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The Battle Resumes

by Paul de Armond

"If we are being overcome at 6th and Pike, I want you to drench them"
By 3PM, the belated attempt by police to push the protesters away from the triangle of key intersections surrounding the Convention Center was in full motion. The Direct Action Network blockade was still intact, immobilizing the police and preventing movement through the strategic triangle northeast of the AFL-CIO parade route and the downtown shopping district. As a result, most of the police action took place south and west of the Convention Center. Starting from the south along Union and University Streets, the police moved north along Third to Seventh Avenue to sweep the demonstrators north into the route along which the parade had retreated.

The police sweep northwards compressed the crowds into the east-west corridor running along Pike and Pine Streets. Here, the police again stalled against the large size of the crowds.

2nd and Pike, N30 Recently released police radio tapes capture the frustration of the police. "We're losing it at 6th and Pike. We're losing it just south of 6th and Pike," one officer reported as the police tried to push north on 6th Avenue. The main lines of protester resistance ran east-west along Pike and Pine Streets and the police were repeately balked by the protest lines running at right angles to their attempts to push protesters north along the route the labor parade had withdrawn along.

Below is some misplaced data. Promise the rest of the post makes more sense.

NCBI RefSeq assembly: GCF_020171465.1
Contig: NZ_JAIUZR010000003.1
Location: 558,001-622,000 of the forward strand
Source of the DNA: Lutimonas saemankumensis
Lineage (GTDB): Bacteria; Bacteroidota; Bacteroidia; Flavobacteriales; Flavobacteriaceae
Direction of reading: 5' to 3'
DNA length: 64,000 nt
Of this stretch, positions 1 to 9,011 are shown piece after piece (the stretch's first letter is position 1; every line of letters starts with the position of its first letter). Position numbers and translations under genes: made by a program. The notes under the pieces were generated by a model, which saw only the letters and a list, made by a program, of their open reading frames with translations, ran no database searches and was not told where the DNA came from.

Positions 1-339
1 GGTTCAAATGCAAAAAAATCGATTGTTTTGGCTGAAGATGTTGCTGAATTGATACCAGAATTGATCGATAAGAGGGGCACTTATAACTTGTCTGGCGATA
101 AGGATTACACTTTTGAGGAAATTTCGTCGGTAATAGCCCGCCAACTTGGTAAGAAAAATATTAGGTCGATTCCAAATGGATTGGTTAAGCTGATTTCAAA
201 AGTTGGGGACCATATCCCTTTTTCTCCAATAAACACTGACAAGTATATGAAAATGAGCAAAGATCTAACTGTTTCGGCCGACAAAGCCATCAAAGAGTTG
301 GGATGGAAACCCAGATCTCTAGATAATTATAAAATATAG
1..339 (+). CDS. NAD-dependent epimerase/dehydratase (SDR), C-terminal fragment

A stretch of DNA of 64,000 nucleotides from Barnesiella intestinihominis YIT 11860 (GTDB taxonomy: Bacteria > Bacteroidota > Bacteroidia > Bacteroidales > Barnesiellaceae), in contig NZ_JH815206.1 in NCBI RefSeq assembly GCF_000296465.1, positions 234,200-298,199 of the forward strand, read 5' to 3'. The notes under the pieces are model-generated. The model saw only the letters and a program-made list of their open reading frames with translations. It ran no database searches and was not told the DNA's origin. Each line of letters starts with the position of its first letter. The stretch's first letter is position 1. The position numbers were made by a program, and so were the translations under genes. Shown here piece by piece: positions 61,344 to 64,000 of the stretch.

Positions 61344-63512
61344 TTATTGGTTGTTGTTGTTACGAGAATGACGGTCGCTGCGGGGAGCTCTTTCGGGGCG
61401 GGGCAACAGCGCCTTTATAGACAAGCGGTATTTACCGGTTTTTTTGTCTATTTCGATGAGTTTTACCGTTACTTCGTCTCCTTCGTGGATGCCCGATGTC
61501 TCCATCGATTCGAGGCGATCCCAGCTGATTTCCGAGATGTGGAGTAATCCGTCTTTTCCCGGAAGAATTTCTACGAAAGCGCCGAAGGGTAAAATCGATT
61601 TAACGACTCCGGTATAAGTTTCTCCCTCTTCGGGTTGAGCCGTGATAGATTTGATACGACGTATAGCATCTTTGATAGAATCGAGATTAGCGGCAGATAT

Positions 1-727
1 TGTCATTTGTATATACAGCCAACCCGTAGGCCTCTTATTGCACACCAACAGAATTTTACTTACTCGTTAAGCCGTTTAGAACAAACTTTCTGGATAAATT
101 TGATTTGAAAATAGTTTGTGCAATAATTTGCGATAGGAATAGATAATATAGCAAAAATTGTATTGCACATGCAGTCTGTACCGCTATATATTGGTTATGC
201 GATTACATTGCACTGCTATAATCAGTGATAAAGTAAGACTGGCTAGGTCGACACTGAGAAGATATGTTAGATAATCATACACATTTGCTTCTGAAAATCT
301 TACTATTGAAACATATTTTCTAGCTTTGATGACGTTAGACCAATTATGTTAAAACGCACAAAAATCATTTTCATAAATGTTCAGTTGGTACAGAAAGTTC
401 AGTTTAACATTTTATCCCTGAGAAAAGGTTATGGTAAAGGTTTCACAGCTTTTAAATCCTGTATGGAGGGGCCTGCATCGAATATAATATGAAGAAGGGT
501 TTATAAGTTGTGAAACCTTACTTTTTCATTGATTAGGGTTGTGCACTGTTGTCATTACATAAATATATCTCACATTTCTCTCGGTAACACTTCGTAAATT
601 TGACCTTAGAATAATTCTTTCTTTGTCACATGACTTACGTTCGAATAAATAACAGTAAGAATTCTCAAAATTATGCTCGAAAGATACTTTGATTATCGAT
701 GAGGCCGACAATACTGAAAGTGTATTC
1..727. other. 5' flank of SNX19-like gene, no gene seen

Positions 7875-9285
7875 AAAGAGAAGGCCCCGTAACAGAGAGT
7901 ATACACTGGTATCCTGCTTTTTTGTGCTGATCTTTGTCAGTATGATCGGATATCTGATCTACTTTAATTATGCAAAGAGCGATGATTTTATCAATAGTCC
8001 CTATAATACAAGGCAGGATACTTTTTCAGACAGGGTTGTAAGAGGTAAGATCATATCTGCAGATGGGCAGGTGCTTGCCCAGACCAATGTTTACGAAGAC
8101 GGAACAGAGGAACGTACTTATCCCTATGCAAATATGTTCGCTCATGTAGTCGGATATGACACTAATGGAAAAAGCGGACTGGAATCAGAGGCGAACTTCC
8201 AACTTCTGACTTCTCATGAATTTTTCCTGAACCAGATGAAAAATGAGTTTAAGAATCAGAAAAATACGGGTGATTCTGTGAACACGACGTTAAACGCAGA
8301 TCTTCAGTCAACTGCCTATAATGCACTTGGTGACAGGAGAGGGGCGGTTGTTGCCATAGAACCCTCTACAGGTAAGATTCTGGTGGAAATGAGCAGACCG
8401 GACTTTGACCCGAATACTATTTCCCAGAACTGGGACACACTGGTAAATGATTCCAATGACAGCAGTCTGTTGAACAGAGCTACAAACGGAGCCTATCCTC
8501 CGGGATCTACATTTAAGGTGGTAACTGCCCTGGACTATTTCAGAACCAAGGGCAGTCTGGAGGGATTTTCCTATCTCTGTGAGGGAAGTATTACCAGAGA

"Shoot as much gas as you want in there now," came the response from Capt. Jim Pugel, who commanded the force in the streets during the WTO. "If we are being overcome at 6th and Pike, I want you to drench them."

The compression halted the police movement for several hours, as dumpsters which had been pushed into the streets to block the center of intersections began to burn. These bonfires slowly spread in an irregular way as the crowds withdrew west, not north as the police wished, and moved up into Capitol Hill in the early evening.

Police reinforcements begin to arrive
The Mayor's declaration of civil emergency at 3:25PM set in motion the reinforcements from the King County Sheriff's Department, the Washington State Patrol, and local police departments from surrounding cities and towns. The arrival of the reinforcements in the streets occurred relatively slowly over the next three hours, impeded by the discord which dominated the relations between the Seattle Police and the King County Sheriff Dave Reichert.

By 5:30PM, the police lines -- now increased by the arrival of Sheriff's deputies -- had reached the corner of Fourth and Pike. The protesters began withdrawing west along Pike and Pine Streets, towards Capitol Hill, followed by police firing tear gas, rubber and wooden projectiles, and accompanied in some instances by vehicles. The police for the most part, did not maintain close contact with the crowds and followed them, rather than drove them, across the freeway overpasses and into Capitol Hill. The turning movement of the police -- from a northern push to an eastern one -- was not according to the plan outlined by Assistant Chief Ed Joiner. According to political researcher Daniel Junas, the Direct Action Network overheard police radio messages in which units in the East Precinct on Capitol Hill frantically demanded that the police downtown cease pushing demonstrators up the hill. The central command replied that they were pushing the crowds north (i.e. along the route of the AFL-CIO retreat from downtown) not east.